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Termination criterion Calibrated item pool[ edit ] A pool of items must be available for the CAT to choose from. The pool must be calibrated with a psychometric model, which is used as a basis for the remaining four components. Typically, item response theory is employed as the psychometric model.
Starting point[ edit ] In CAT, items are selected based on the examinee's performance up to a given point in the test. However, the CAT is obviously not able to make any specific estimate of examinee ability when no items have been administered.
So some other initial estimate of examinee ability is necessary. If some previous information regarding the examinee is known, it can be used,  but often the CAT just assumes that the examinee is of average ability - hence the first item often being of medium difficulty.
Item selection algorithm[ edit ] As mentioned previously, item response theory places examinees and items on the same metric. Therefore, if the CAT has an estimate of examinee ability, it is able to select an item that is most appropriate for that estimate.
Scoring procedure[ edit ] After an item is administered, the CAT updates its estimate of the examinee's ability level.
If the examinee answered the item correctly, the CAT will likely estimate their ability to be somewhat higher, and vice versa. This is done by using the item response function from item response theory to obtain a likelihood function of the examinee's ability. Two methods for this are called maximum likelihood estimation and Bayesian estimation.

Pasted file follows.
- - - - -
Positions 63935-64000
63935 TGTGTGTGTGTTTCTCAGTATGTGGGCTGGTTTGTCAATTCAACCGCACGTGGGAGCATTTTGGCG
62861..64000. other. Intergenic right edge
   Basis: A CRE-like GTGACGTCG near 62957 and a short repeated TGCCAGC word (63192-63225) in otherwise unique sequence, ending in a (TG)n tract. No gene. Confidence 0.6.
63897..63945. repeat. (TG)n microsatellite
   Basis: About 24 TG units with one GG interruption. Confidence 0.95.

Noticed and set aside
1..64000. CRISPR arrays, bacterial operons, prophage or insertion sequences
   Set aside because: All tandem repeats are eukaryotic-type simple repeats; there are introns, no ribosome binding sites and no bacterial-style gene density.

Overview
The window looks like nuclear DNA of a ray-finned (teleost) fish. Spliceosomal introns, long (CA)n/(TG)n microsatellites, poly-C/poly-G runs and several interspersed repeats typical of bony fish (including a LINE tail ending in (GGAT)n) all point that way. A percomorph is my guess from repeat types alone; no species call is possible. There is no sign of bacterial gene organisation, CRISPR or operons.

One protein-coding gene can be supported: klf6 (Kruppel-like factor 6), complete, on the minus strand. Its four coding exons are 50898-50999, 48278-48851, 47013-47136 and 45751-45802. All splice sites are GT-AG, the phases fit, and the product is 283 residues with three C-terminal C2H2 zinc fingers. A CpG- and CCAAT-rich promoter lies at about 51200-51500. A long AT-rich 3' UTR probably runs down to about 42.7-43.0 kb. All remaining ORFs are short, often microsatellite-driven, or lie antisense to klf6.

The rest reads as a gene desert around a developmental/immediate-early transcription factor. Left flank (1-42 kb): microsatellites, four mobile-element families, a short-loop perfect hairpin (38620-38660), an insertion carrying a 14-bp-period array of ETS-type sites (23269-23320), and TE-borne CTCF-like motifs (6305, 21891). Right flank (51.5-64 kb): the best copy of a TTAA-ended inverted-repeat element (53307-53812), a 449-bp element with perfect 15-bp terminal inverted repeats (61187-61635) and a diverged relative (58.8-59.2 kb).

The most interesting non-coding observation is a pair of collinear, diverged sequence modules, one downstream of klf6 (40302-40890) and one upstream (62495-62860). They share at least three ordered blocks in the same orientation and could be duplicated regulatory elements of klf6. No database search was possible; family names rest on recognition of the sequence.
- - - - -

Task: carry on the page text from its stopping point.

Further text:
The latter assumes an a priori distribution of examinee ability, and has two commonly used estimators: This will continue until the item pool is exhausted unless a termination criterion is incorporated into the CAT.
Often, the test is terminated when the examinee's standard error of measurement falls below a certain user-specified value, hence the statement above that an advantage is that examinee scores will be uniformly precise or "equiprecise. This includes the common "mastery test" where the two classifications are "pass" and "fail," but also includes situations where there are three or more classifications, such as "Insufficient," "Basic," and "Advanced" levels of knowledge or competency.
For example, a new termination criterion and scoring algorithm must be applied that classifies the examinee into a category rather than providing a point estimate of ability.
There are two primary methodologies available for this. The more prominent of the two is the sequential probability ratio test SPRT. Note that this is a point hypothesis formulation rather than a composite hypothesis formulation  that is more conceptually appropriate.
A composite hypothesis formulation would be that the examinee's ability is in the region above the cutscore or the region below the cutscore. A confidence interval approach is also used, where after each item is administered, the algorithm determines the probability that the examinee's true-score is above or below the passing score.
This approach was originally called "adaptive mastery testing"  but it can be applied to non-adaptive item selection and classification situations of two or more cutscores the typical mastery test has a single cutscore. Otherwise, it would be possible for an examinee with ability very close to the cutscore to be administered every item in the bank without the algorithm making a decision.
The item selection algorithm utilized depends on the termination criterion.
Maximizing information at the cutscore is more appropriate for the SPRT because it maximizes the difference in the probabilities used in the likelihood ratio. For example, CAT exams must usually meet content specifications;  a verbal exam may need to be composed of equal numbers of analogies, fill-in-the-blank and synonym item types.
CATs typically have some form of item exposure constraints,  to prevent the most informative items from being over-exposed.We carry a wide selection of diagnostic equipment for your every need, including products from Noregon, Nexiq, and other brands.
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